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M. Bakri Musa

Seeing Malaysia My Way

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Location: Morgan Hill, California, United States

Malaysian-born Bakri Musa writes frequently on issues affecting his native land. His essays have appeared in the Far Eastern Economic Review, Asiaweek, International Herald Tribune, Education Quarterly, SIngapore's Straits Times, and The New Straits Times. His commentary has aired on National Public Radio's Marketplace. His regular column Seeing It My Way appears in Malaysiakini. Bakri is also a regular contributor to th eSun (Malaysia). He has previously written "The Malay Dilemma Revisited: Race Dynamics in Modern Malaysia" as well as "Malaysia in the Era of Globalization," "An Education System Worthy of Malaysia," "Seeing Malaysia My Way," and "With Love, From Malaysia." Bakri's day job (and frequently night time too!) is as a surgeon in private practice in Silicon Valley, California. He and his wife Karen live on a ranch in Morgan Hill. This website is updated twice a week on Sundays and Wednesdays at 5 PM California time.

Sunday, November 26, 2006

Dealing With UMNO's Childish Tantrums

Dealing With UMNO’s Childish Tantrums


Editorial lead: Today, Umno is the problem, for Malays, non-Malays, and Malaysia. Umno has long ceased being part of the solution.

It is heartening that with few exceptions Malaysians have learned to ignore the ritualistic childish tantrums that are now the standard staple at UMNO’s gatherings. The recently concluded General Assembly was true to form, except for the chauvinistic chanting and virulence of the racism breaching even earlier heights of vulgarity.

Child psychologists tell us that the best way to deal with unacceptable behaviors is to indicate your disapproval in no uncertain terms the very first few times the child engages in them. This may include punishment.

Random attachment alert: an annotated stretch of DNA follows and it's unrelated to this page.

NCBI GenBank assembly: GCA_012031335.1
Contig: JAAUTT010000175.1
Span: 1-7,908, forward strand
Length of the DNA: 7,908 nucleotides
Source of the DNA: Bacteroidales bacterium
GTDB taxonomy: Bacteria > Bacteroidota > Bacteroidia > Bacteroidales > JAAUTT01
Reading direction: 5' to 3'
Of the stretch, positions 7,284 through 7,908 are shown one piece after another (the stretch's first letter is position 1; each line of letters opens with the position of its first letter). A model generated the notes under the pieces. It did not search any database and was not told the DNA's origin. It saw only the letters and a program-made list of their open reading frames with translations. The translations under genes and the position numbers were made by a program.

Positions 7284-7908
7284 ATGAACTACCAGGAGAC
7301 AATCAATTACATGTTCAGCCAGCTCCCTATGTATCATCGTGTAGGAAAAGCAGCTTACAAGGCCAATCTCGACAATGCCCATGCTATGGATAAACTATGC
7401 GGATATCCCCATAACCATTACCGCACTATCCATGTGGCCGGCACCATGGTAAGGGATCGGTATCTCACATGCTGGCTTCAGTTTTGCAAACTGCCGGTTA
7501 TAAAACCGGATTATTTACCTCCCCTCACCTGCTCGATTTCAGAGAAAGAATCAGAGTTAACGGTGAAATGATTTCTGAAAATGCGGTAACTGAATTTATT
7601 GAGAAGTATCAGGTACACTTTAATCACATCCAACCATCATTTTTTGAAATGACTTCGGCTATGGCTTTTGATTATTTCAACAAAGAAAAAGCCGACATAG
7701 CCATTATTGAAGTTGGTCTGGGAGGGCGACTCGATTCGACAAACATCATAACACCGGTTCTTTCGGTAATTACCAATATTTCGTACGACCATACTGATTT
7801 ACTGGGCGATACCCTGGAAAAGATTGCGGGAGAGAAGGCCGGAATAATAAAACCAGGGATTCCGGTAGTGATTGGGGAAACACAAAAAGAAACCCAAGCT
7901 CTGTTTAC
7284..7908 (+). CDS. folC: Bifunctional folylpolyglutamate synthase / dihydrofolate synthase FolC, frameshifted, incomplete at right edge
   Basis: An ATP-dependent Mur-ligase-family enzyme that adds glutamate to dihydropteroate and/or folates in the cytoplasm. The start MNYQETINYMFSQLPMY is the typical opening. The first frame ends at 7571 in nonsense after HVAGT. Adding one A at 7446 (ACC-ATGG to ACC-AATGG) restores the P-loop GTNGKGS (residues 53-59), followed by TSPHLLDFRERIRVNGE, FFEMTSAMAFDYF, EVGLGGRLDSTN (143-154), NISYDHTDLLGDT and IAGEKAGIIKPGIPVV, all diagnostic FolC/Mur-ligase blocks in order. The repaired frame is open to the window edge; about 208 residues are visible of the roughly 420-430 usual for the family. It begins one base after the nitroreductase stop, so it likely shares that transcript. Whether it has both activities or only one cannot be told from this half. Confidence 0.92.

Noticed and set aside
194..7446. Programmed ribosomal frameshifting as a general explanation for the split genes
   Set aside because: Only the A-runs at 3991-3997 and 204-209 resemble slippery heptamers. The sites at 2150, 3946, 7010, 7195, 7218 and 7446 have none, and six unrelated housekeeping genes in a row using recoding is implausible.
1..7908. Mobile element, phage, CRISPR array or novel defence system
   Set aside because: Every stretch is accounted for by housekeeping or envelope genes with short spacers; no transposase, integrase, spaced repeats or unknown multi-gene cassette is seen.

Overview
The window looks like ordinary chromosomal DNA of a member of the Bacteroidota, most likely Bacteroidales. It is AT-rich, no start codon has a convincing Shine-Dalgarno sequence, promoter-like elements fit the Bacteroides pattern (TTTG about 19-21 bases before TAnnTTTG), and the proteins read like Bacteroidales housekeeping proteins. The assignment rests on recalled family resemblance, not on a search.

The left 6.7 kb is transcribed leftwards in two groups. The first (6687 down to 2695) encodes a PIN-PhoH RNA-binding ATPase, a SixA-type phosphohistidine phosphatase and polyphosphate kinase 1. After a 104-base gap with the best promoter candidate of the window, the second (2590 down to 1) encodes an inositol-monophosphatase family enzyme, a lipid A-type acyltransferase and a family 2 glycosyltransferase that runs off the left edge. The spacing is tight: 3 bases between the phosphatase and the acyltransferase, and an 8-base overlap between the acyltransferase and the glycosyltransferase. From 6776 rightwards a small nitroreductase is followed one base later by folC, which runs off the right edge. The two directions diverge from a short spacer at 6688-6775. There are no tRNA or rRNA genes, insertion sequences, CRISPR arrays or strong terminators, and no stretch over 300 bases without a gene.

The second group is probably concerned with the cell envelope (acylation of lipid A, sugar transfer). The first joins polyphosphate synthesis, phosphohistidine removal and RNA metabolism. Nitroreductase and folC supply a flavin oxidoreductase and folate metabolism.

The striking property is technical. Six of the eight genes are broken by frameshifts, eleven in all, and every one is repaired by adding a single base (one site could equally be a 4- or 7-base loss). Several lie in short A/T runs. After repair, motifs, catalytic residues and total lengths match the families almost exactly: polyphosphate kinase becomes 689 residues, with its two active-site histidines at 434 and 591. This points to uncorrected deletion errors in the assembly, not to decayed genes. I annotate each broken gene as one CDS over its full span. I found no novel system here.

If the child were to persist, then other strategies become necessary. Continued disapproval or punishment would be counterproductive, as the child would perceive that as getting attention. We would thus be unwittingly reinforcing the pattern.

This is where UMNO leaders are today. The more angry and ballistic the responses from Malaysians, the more encouraged these infantile Hang Tuah wannabes become. The censuring remarks of the likes of DAP’s Karpal Singh, Gerakan’s Lim King Yeik, and other commentators merely feed on these UMNO leaders’ hunger for attention.

Fortunately most Malaysians have learned to ignore these attention-seeking antics of UMNO. I had to force myself to view the videotapes of the General Assembly; I was bored after the first few keris-brandishing episodes. The only redeeming feature this time was that they did not drip their kerises with ketchup; they probably could not afford the laundry bill the last time.


Monkey See, Monkey Do

Najib Razak, then UMNO Youth Leader, was the first to exploit this now infamous keris-brandishing stunt a few years back. Despite his evident clumsiness, he did not accidentally stab himself. Had that mishap happened, that would have been the end to this obscene choreography, and also to Najib. It did not, and Najib went on to greater heights, in UMNO as well as the nation. So, monkey see, monkey do.

This year we had Hishamudin aping Najib. Next year, if things go as planned, it would be Khairy’s turn. Being an Oxford graduate, he would want to prove that he is better than Hishamudin by trying to upstage him. Expect Khairy to perform the silat or some other equally silly act with his keris brandishing. Being not athletically gifted, watch him fall flat on his face with his keris inflicting a career-ending injury. Such theatrics have to end on a dramatic note.

Were that to happen, it would not be good for Khairy, of course, but it will be for UMNO, Malays, and Malaysia. UMNO members (and Malays generally), still steeped in their mystical beliefs, would view the accident as divine retribution, and we would then be spared further ugly taunting and displays of racism. Short of that happening, expect even more idiotic and obnoxious flaunting. What will they think of next?